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In response to the rapid downturn of events at Missouri University this week, staff members Amma Marfo and Jeffrey Smith, Jr. led an emergency forum regarding the state of race relations at the University of Missouri (Mizzou) and beyond.
The current tension at Mizzou was incited last month when students–frustrated by the administrative indifference to their claims of racial discrimination and harassment on campus–blocked the progress of the homecoming parade, particularly obstructing the car carrying Former President Tim Wolfe. This was followed by graduate student, Jonathan Butler, beginning a hunger strike and the Mizzou football team striking and calling for Tim Wolfe’s resignation. Without responding to the racial climate on campus, Wolfe signed on November 9 with protests and demonstrations led by black students beginning the following day.
Notable speakers at Emmanuel’s forum were Adebukola Ajao and members of the Black Student Union Executive Board Ashley Jeannot, Gabriela Rodriguez, Jonathon Rowe, and Laurie Paul.
Ajao began the conversation by calling students to recognize the true weight of a threat against another’s life, arguing that students should not be forced to choose between their education and their safety.
She continued by addressing the systemic nature of racism and by acknowledging the recency of the Civil Rights Act, critiquing the general public’s lack of racial memory or knowledge of the racial narrative that underlies United States history.
Ajao concluded by remarking on the problem of eliminating discussions of race in educational settings: without exposure to the experiences of other cultures, especially the black experience, students of color and not of color are unable to fully understand their own place within culture and society.
Responding to Ajao’s comments, Jeannot directed the attention of the forum to the experience of students at Emmanuel by asking students, staff, and faculty to assess whether they truly live out Emmanuel’s social justice mission. She argued that those who really believe in social justice do not address issues only when they are personally affected, or when the majority suffers, but when they see others, particularly the underrepresented, suffering.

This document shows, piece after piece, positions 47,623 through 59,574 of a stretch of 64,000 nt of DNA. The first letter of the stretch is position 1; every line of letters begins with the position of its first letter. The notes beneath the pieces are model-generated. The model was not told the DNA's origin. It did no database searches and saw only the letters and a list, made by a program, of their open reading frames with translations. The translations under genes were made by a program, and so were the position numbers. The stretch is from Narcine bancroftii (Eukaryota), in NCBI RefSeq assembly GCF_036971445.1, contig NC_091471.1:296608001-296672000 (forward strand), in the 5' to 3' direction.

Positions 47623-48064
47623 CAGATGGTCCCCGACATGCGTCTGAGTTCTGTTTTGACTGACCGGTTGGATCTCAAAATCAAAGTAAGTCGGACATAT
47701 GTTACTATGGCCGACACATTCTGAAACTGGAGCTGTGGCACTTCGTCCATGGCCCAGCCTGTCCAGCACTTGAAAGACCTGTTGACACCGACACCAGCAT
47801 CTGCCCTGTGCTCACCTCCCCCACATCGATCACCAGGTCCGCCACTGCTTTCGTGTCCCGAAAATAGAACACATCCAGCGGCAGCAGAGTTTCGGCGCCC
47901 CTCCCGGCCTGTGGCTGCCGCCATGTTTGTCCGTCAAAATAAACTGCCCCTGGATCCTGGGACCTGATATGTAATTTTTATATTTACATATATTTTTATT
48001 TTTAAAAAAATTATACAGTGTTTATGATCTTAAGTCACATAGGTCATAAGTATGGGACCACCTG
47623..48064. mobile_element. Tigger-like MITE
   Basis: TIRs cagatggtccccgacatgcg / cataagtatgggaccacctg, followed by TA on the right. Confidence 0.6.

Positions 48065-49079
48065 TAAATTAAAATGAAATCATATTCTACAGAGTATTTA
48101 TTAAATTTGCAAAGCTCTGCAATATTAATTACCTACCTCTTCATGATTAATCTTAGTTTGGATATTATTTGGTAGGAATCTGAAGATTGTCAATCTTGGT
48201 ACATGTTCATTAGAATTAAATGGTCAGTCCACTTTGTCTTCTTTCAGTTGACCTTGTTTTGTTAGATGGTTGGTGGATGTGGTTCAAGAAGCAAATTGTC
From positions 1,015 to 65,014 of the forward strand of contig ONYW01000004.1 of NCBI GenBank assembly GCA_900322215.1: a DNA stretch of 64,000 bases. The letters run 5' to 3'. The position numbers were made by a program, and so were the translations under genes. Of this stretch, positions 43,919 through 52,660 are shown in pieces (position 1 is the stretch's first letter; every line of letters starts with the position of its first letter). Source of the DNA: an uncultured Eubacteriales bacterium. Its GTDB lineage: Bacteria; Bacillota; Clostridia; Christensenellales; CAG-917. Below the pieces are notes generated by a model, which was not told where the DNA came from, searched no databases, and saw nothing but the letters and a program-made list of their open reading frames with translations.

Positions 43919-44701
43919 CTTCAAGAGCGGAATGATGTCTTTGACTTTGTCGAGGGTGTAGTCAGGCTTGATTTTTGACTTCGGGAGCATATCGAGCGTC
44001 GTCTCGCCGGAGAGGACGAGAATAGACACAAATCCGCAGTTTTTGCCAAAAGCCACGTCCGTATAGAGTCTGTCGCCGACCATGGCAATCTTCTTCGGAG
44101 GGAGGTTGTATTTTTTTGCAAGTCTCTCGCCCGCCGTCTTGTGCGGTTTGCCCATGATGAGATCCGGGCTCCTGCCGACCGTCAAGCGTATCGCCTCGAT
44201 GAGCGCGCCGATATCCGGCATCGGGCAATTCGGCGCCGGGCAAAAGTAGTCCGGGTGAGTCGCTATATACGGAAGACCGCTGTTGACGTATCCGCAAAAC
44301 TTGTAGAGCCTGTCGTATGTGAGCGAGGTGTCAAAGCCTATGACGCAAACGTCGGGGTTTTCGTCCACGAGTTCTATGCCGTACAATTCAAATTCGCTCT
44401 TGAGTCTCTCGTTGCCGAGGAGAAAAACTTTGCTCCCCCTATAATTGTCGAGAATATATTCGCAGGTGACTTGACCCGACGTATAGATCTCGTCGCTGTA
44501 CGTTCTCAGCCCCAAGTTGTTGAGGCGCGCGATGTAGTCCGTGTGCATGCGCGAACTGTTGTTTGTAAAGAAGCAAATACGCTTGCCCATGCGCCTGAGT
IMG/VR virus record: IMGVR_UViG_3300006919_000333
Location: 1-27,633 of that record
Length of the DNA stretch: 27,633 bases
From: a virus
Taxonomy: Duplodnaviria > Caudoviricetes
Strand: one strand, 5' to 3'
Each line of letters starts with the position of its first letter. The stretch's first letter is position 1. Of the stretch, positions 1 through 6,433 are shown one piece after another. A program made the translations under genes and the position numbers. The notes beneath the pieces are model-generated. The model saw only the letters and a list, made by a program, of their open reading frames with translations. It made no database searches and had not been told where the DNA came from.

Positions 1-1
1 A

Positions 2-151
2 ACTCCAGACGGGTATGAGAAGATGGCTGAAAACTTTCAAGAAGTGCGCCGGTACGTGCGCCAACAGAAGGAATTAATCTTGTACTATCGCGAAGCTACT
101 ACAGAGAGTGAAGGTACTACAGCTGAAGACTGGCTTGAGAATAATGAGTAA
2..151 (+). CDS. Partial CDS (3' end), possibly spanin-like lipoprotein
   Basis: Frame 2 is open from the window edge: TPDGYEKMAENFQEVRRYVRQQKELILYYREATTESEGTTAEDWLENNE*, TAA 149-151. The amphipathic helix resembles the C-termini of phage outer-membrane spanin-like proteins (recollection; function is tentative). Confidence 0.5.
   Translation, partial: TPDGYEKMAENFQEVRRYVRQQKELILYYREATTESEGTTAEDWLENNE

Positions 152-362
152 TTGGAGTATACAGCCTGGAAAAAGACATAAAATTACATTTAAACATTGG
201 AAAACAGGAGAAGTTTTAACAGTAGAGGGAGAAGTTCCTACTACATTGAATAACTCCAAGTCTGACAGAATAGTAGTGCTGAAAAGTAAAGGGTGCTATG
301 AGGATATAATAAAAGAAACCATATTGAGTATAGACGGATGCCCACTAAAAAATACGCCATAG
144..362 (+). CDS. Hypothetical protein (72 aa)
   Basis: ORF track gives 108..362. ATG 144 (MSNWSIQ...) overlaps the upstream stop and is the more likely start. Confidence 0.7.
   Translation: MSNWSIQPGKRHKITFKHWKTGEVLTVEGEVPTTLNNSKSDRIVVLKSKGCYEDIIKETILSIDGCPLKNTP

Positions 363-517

Jeannot called on those who identify as “allies” to the black struggle to move beyond simply stating their support, to actually take the next step to walk alongside students and people of color as they fight for equal treatment and representation.
Rodriguez spoke to her own experience as a woman of color, citing negative interactions and micro-aggressions she had experienced and witnessed on campus. She stated that it was difficult to continue to see no change in the educational requirements for leadership positions on campus.
Rodriguez suggested that members of SGA, 1804 Society, Resident Assistants, and other leaders on campus should be given education in cultural competency. Education like this could help prevent offensive, ignorant statements and unintentional micro-aggressions against students of color.
Rowe spoke to his desire to see a greater level of cultural awareness from students on campus, but also within class curriculum. He referenced his own experience of cross-registering at Simmons College in order to engage in Africana Studies as an example of the need for more emphasis on the African and Black experience in the humanities.
Paul ended the conversation by stating that while she has been hurt by the inaction of her peers and fellow student leaders on campus, she is looking forward to some of the upcoming reforms to the President’s Commission for Diversity, of which she is a member.
Marfo and Smith concluded the discussion with remarks on Emmanuel’s own transition toward creating a more egalitarian campus environment.